Oregon’s Legislature is full of men and women who know the state has a rental housing problem and who have promised to do what they can to improve the situation. Unfortunately, they’re badly off track.

Thursday members of the House Committee on Human Services and Housing split along party lines (5-4) to approve House Bill 2004, which bans no-fault evictions and gives cities and counties the right to impose rent controls. While both may sound good, there’s little evidence either will improve the situation.

One section of the bill eliminates a landlord’s right to evict a tenant without giving a reason for doing so.

Today a landlord can evict a tenant without cause, and there’s no blemish on the tenant’s rental record. An eviction for cause creates a blemish. That’s critical in a tight housing market, for landlords can afford to be choosy when selecting tenants.

Furthermore, while the measure does allow no-cause evictions in some instances, it makes them painful, for landlords would have to pay a month’s rent in relocation assistance. Meanwhile, tenants would be able to leave without cause and only 30 days’ notice, according to The Oregonians.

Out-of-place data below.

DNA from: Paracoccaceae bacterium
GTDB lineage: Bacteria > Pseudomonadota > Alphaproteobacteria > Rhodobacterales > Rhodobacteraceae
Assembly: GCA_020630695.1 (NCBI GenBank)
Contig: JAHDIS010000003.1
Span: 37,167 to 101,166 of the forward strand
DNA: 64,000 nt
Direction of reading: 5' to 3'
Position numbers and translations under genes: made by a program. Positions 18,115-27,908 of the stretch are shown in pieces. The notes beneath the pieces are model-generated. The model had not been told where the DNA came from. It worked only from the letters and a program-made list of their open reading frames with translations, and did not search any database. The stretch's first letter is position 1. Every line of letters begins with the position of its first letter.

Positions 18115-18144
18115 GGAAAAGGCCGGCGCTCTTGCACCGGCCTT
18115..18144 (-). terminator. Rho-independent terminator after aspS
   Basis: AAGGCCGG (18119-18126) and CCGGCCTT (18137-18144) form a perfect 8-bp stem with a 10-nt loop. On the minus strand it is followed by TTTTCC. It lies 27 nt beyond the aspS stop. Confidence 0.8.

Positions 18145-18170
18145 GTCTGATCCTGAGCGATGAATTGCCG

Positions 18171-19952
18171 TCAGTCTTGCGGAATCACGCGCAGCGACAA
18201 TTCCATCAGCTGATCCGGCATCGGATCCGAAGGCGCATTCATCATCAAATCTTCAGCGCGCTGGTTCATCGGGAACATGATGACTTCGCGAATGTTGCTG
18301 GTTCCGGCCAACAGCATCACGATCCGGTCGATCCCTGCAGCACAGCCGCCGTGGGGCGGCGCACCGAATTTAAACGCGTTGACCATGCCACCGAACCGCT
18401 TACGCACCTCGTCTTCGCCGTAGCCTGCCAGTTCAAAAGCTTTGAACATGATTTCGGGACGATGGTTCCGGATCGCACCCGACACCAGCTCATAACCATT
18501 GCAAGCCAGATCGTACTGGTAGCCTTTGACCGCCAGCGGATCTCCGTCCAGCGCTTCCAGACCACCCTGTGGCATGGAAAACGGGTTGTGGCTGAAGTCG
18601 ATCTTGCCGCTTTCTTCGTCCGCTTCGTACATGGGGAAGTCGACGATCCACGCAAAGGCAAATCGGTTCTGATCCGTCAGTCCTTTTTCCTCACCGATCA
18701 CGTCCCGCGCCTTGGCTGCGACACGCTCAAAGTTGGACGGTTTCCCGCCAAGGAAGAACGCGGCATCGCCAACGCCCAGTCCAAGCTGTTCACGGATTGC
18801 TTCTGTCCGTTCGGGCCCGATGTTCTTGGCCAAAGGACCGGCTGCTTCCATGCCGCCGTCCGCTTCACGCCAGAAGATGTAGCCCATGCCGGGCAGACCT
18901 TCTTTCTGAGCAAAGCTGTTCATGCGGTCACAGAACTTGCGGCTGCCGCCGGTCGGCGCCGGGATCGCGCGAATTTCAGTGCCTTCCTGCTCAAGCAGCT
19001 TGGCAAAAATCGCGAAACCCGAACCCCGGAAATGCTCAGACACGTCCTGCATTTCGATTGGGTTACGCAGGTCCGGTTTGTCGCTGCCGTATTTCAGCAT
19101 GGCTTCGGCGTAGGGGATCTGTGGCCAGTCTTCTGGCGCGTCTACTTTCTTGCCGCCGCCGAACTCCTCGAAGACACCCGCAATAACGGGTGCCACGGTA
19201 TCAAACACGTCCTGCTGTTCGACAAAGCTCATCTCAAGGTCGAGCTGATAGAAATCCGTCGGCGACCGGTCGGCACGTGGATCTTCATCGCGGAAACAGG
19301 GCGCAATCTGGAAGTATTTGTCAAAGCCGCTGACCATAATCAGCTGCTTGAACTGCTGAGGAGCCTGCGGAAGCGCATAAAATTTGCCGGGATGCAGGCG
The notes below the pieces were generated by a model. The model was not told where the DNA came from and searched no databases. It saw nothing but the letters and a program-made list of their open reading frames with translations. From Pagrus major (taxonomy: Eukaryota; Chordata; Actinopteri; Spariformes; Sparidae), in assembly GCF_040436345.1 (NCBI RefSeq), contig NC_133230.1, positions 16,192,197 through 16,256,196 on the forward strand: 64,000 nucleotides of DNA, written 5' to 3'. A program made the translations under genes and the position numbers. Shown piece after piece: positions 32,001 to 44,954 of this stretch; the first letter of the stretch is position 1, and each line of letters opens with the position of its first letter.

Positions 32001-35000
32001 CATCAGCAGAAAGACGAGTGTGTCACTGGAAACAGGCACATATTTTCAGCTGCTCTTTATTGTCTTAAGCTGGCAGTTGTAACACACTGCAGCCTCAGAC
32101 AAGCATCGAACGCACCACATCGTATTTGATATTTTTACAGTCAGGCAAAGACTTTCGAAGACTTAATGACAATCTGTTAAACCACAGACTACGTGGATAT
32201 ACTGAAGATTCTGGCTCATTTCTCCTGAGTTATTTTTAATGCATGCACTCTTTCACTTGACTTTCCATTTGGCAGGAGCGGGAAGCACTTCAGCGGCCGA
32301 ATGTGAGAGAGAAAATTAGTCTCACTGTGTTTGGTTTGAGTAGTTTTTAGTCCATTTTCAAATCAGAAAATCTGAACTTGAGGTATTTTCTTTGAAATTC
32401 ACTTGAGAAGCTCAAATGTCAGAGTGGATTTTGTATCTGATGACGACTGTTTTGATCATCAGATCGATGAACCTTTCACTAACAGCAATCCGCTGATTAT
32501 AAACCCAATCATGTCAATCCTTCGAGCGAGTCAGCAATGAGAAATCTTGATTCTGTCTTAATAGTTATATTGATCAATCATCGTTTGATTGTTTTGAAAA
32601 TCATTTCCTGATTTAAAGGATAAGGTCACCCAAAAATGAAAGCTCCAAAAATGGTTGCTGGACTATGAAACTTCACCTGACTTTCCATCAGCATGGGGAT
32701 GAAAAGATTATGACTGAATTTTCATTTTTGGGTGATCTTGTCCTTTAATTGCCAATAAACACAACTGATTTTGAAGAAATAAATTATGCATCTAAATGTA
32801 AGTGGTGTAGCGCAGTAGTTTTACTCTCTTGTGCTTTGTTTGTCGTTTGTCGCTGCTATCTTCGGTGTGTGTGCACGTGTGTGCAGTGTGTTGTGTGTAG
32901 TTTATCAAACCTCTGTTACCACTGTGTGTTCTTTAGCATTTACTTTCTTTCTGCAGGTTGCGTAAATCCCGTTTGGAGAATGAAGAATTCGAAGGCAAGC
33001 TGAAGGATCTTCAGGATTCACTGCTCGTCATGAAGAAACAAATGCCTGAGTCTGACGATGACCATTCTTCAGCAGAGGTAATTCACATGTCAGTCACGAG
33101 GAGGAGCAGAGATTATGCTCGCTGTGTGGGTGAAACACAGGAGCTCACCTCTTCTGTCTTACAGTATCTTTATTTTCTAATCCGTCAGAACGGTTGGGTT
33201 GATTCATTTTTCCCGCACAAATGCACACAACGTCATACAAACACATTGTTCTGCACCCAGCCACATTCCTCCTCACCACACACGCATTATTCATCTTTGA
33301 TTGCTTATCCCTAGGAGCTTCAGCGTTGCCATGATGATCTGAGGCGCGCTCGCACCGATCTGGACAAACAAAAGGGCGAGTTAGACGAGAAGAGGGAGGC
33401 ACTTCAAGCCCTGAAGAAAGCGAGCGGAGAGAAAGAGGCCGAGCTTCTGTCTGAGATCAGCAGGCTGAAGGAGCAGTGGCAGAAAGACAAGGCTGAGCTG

Also in the bill is a section that would give cities and counties the right to impose rent control. New construction would not be subject to rent controls for five years.

Cities and counties would be required to tailor their rent control policies so landlords could make “a fair rate of return.” Elected city or county officials would decide just what “fair” really is. Government should not be dictating what a business owner can make.

If the Legislature really wanted to improve the state’s woeful rental housing market, it could do so by making it easier to build new housing of all kinds. Unfortunately, that’s a solution that has received no serious attention.

— Wescom News Service (Bend Bulletin)

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